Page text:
Ofsted has called for a regional version of the City Challenge programme to help tackle underachievement by an “invisible minority” of disadvantaged pupils.
However, the recommendation has frustrated teachers who say that huge funding differences between rural and city schools do nothing to help the situation, and point out that the Challenge programme has been axed by the government.
The chief inspector, Sir Michael Wilshaw, said this minority of poorer children who attend good and outstanding schools in rural, market and seaside towns are being let behind academically.
He added that while big strides had been made in the inner city areas of London, Birmingham, Manchester and Liverpool, underachievement had moved to the leafy suburbs and more affluent areas.
The Ofsted chief wants to see a smaller version of the City Challenge initiative, which was credited for turning around failing schools, being introduced regionally.
He also wants a team of National Service Teachers to be created to teach “in schools in parts of the country that are currently failing their most disadvantaged pupils”. The recommendations have been set out in a report published by the inspectorate this week called Unseen Children.
However, responding to the report, teachers’ leaders were quick to point out that the City Challenge initiative, which involved successful schools collaborating with those who were struggling, had been scrapped by the coalition government to save money.
Sir Michael said: “These poor unseen children can be found in mediocre schools the length and breadth of our country. They are labelled, buried in lower sets consigned as often as not to indifferent teaching.
“They coast through education until, at the earliest opportunity, they sever their ties with it.”
He said that many of the
1.2 million children in England on free school meals were underachieving and two-thirds of these were White British.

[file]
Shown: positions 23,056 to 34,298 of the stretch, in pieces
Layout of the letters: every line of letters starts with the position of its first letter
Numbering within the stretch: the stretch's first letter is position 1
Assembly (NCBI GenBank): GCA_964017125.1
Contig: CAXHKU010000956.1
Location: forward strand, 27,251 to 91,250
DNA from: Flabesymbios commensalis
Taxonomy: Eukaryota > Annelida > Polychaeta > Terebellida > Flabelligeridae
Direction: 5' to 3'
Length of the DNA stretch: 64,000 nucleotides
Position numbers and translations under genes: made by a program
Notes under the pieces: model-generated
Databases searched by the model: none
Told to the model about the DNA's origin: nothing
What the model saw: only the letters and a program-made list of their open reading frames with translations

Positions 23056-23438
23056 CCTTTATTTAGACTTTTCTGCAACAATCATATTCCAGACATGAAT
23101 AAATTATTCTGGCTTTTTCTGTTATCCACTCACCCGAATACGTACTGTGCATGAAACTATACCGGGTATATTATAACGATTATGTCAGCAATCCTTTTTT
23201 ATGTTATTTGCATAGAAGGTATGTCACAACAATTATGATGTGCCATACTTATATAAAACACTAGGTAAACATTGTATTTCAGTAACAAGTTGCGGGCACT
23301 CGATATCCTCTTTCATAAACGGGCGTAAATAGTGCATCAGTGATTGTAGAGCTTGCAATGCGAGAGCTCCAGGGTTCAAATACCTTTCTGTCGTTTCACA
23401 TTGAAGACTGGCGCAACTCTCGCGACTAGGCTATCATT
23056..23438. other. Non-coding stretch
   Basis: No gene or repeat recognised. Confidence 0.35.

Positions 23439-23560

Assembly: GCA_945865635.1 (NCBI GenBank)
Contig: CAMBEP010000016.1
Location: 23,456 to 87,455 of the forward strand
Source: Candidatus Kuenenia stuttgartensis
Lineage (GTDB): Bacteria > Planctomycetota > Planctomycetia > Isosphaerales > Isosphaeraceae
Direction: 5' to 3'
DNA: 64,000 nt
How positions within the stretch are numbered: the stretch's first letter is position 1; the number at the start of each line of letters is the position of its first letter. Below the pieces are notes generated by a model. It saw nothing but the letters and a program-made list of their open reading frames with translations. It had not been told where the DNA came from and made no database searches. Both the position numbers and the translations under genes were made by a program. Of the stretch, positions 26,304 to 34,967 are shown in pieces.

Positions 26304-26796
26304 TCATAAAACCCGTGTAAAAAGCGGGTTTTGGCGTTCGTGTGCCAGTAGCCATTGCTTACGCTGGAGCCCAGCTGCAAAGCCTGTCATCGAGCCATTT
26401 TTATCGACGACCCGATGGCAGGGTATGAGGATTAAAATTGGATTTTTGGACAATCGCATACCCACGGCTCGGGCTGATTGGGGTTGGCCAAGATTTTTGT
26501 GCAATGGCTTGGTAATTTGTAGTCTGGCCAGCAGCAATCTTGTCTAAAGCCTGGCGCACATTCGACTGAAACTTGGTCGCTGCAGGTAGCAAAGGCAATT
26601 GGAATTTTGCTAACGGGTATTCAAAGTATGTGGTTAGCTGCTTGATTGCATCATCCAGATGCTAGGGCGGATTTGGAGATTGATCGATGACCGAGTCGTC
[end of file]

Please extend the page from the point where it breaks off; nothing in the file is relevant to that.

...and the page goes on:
There were 15 local authorities where just a quarter of pupils receiving free school meals gained five or more A* to C GCSEs, with West Berkshire, Barnsley, Peterborough and Herefordshire among the worst performers.
He said that in future, schools found to be failing disadvantaged children would not get rated as outstanding, and warned that such schools could find themselves inspected ahead of schedule.
Christine Blower, general secretary of the National Union of Teachers, said it was “deeply regrettable” that the government had axed the City Challenge programme.
She added: “The London and City Challenge was a scheme based on the collaboration and sharing of best practice among schools. Sir Michael’s idea of individual teachers being catapulted into schools to help with pupils’ achievement will not have anywhere near the same impact. It really is time the government and Ofsted stopped trying to reinvent the wheel and just work with what we know achieves results.”
Russell Hobby, general secretary of the National Association of Head Teachers, also pointed to huge differences in funding.
“We have poured money into education in our cities. In some cases, schools in, say, Tower Hamlets will receive hundreds of thousands of pounds more per year than a school in, say, Gloucestershire, even when they face the same challenges. It can be very hard for rural schools to keep up. The lesson here is that investment matters and we need fair national funding.”